Exhibition in Darmstadt: How is digitization changing our view of the world?

  • fromClaudia Kabel

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In keeping with digitization in Corona times, the association “Kultur der Digitalstadt” invites you to the data laboratory of artist Christian Doeller. Visitors can participate.

He places teddy bears and toilet paper rolls on the scanner, prints the results in 3D, processes them – until the original object is no longer recognizable. For example, a toilet paper roll becomes a volcanic landscape with craters. Christian Doeller realizes projects at the interface of art, science and technology. For his work, he has now received a one-month work grant from the association “Kultur der Digitalstadt”. Until June 7, the 32-year-old will live as part of the “Artist in Residence” program in the Atelierhaus Ludwig-Engel-Weg 1 (LEW1) on Rosenhöhe and realize his new project. His stay in the three-room house of the sixties is funded with a fee, production costs and travel costs totaling 4,700 euros.

The media and installation artist Christian Doeller.

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Doeller’s current project entitled “CYTTER.datalab” is about a “digital form of silent mail”, explains project manager and curator Barbara Struif in an interview with the Frankfurter Rundschau. Doeller, born in Darmstadt in 1987, had already noticed at the Darmstadt Photo Days 2016 with a spectacular picture that the selfie shows a camera, says Struif. Doeller deal with various mechanisms of digitization of our everyday life and their individual and social effects.

Off to the artist laboratory

The project“CYTTER.datalab” runs from May 21 to June 7. You can visit the Atelierhaus Ludwig-Engel-Weg 1 in Darmstadt on Thursdays from 2 to 8 p.m. and on Sundays from 12 to 6 p.m. Participation is welcome.

Christian Doellerhas already developed several projects within the framework of international “Artist in Residence” programs, most recently in the Center for New Media in Brno, Czech Republic. He lives and works in Leipzig. cka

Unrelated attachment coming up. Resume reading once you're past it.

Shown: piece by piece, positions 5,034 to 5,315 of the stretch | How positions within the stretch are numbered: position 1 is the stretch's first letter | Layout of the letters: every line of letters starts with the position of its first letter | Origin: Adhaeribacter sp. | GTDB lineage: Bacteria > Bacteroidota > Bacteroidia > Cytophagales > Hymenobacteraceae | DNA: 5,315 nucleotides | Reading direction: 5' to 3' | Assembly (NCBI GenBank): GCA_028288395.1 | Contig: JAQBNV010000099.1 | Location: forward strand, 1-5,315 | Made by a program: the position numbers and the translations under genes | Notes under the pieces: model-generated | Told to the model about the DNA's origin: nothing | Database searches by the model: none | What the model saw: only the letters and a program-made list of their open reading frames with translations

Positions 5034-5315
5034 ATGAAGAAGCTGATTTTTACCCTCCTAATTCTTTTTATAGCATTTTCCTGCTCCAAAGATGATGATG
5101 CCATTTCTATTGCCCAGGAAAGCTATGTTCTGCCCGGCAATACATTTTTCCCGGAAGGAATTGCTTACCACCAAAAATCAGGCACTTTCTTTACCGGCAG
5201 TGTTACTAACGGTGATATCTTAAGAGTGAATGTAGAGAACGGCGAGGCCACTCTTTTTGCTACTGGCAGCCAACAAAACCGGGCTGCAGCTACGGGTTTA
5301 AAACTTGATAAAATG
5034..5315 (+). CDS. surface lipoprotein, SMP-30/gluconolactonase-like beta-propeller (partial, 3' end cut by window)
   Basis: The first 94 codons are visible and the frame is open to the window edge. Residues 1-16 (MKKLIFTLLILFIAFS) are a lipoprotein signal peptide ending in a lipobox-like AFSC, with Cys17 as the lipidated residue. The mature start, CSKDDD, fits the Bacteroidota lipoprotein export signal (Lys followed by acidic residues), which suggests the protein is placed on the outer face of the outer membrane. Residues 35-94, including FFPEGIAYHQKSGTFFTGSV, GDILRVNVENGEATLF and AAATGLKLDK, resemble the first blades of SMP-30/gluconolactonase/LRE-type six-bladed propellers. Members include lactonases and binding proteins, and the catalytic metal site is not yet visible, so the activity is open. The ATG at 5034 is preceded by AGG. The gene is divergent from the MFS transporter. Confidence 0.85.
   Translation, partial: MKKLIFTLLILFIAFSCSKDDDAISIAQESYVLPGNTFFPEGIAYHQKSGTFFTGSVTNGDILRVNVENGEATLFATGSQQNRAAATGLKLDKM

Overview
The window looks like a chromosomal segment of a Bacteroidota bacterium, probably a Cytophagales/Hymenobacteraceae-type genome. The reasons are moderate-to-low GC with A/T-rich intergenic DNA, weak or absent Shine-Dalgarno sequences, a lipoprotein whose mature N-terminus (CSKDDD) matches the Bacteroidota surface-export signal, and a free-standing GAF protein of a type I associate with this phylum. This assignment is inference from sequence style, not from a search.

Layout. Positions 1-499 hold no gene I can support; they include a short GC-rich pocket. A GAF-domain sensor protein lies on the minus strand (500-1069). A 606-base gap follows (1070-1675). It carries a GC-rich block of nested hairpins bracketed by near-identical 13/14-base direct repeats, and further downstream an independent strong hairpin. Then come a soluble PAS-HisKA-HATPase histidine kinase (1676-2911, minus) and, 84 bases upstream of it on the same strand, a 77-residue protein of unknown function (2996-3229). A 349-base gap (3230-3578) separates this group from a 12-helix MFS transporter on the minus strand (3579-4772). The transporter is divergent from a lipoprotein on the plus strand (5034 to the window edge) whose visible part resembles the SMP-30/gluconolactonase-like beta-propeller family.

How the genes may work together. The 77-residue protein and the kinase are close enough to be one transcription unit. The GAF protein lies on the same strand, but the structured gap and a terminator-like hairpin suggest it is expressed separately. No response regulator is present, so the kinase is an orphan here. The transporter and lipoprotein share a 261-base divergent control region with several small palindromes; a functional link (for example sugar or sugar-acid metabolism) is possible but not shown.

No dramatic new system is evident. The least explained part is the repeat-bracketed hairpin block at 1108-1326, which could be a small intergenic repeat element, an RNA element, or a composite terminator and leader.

Infoat: www.kultur-digitalstadt.de

He also works sustainably: Struif reports that he built all the equipment that he shows during his data laboratory himself from recycled material. He offers visitors a barter: If you want, you can give up a 30 by 30 centimeter everyday object to exchange it for your digitally generated image – a drawing, a milled object or a file. “This replaces familiar objects with their technologically modified mirror images,” says the exhibition’s announcement.

The “Culture of a Digital City” association, founded in 2019, is linked to the Digitalstadt Darmstadt GmbH and is supported, among other things, by the city. “It takes an artistic reflection of the digital city in society,” Struif explains the goals of the association. The association is based in the studio house. The building is part of the so-called “new artists’ colony” built by the city in the 1960s. From 1965 to 1967, a total of seven studio and apartment buildings were built. Traditionally, artists lived there.

The city provided the first of these studio houses, the LEW1, in summer 2019 as a cultural venue. The association believes that its architecture and the spatial and content-related proximity to the artists’ colony on Mathildenhöhe – an essential pioneer of modernism – is an ideal starting point for various projects and events. Further events beyond the artist’s residence are planned.

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